FACETs is focusing on two new methods to improve the communication of severe thunderstorm and tornado hazards. Planned to be implemented first if approved, threats-in-motion (TIM; Stumpf and Gerard 2021, hereinafter SG21) is a warning dissemination approach that would upgrade NWS warnings from the current static polygon approach to rapidly updating polygons that move forward with a storm. Beyond TIM is probabilistic hazard information (PHI), which, if approved, would include a trend of probability that reflects the confidence a forecaster places upon the storm’s ability to produce an anticipated hazard over its duration (Rothfusz et al. 2018). The probability trend would be used to create PHI plumes, which represent the probability that locations downstream from a storm will be impacted by the hazard. Rapidly updating warnings could be derived from PHI plumes using a combination of different static or dynamic thresholds for probability, expected arrival times, and/or impacts. PHI could inform a wide range of custom severe weather products, as well as legacy SVRs and TORs. These could be used to aid decision-making for government partners (e.g., emergency managers and broadcasters). The commercial weather enterprise could take advantage of the data to develop applications for their customers. Both TIM and PHI have been under development and testing at the NOAA Hazardous Weather Testbed (HWT) since 2008 (Stumpf et al. 2008; Kuhlman et al. 2008; Karstens et al. 2015, 2018; Hansen et al. 2018).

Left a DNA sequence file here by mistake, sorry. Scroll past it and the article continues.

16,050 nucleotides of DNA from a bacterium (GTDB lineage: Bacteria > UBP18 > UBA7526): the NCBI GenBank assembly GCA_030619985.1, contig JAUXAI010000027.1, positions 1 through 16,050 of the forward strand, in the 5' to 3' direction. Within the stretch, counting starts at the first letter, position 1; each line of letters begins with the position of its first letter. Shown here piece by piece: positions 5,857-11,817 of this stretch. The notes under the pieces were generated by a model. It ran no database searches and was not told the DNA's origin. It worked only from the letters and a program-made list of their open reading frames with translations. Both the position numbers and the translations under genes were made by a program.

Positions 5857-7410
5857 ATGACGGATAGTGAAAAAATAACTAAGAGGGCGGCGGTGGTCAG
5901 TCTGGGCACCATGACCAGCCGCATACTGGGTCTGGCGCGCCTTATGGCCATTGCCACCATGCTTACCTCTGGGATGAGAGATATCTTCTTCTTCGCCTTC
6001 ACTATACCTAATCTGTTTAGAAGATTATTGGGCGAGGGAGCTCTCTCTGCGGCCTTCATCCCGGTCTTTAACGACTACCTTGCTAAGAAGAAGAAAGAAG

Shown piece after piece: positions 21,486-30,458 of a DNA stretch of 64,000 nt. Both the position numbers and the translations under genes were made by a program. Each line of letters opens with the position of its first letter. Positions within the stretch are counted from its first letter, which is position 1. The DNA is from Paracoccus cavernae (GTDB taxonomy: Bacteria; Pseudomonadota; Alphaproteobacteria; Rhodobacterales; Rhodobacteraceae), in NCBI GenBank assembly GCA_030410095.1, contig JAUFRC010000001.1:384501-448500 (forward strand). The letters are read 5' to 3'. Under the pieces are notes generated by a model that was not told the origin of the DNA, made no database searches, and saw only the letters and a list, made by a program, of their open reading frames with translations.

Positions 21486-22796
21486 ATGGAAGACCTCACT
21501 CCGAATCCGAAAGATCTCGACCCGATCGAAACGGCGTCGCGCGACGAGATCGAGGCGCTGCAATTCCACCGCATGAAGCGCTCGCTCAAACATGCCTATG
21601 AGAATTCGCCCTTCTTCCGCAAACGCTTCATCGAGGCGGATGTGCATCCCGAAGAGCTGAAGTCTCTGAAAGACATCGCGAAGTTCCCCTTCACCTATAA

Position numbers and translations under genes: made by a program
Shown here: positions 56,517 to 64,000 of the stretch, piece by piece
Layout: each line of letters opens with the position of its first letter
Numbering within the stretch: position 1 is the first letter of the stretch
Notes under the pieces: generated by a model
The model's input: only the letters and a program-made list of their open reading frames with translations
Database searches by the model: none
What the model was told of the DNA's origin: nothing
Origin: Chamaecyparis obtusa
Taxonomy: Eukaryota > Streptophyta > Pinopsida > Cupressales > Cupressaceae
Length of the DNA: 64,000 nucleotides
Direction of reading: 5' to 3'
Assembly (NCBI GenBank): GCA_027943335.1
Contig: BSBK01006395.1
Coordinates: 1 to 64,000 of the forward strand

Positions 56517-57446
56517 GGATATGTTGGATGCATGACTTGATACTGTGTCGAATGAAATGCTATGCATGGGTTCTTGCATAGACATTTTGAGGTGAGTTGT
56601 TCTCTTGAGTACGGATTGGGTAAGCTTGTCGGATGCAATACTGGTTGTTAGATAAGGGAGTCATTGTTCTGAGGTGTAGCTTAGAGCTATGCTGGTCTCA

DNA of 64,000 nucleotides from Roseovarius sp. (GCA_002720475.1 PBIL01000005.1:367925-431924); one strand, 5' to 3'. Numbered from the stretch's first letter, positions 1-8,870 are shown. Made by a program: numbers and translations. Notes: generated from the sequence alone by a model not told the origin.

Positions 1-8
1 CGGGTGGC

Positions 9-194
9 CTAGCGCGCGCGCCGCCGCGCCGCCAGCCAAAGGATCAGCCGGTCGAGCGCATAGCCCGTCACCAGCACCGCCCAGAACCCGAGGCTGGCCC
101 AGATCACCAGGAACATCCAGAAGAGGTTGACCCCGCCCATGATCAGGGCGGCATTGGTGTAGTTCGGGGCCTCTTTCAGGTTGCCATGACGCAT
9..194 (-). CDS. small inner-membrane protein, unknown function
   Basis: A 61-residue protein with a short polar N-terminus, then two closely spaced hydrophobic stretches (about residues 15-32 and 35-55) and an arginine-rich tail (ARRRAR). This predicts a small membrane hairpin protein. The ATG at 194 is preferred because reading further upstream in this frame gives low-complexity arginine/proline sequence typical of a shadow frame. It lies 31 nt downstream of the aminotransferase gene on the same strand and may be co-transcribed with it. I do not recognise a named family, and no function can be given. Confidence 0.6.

The current techniques for warning verification are too limited for the anticipated advancements in hazard information delivery at the warning scale (NWS 2011c, 2022). First, the current verification method is not designed for rapidly updating warnings at 1-min intervals. Second, with the potential for custom warnings derived from PHI, the verification method must be flexible to handle multiple warning decision thresholds. Third, severe weather events cover two-dimensional areas, which change with time and are not point (or line) observations as they are recorded now. For example, a report at a single point in space and time (hereinafter “report point”) that meets or exceeds severe weather criteria (25 m s−1 wind, 25-mm hail diameter, and/or tornado) is used to verify a warning, regardless of the polygon’s size and duration. This can leave a portion of a verified polygon falsely warned. Finally, there is a desire to improve warning precision (e.g., reducing false alarm area), and there is no current way to measure the impact of the falsely warned areas and durations of both verified and unverified warnings. Unverified large-area and/or long-duration warnings are scored the same as small-short warnings, with equal penalties for false alarms. This motivates a revamp of the current NWS warning verification technique to a new geospatial verification method, by which warnings and observations are placed on equivalent grids, and they better account for the temporal aspect of warnings.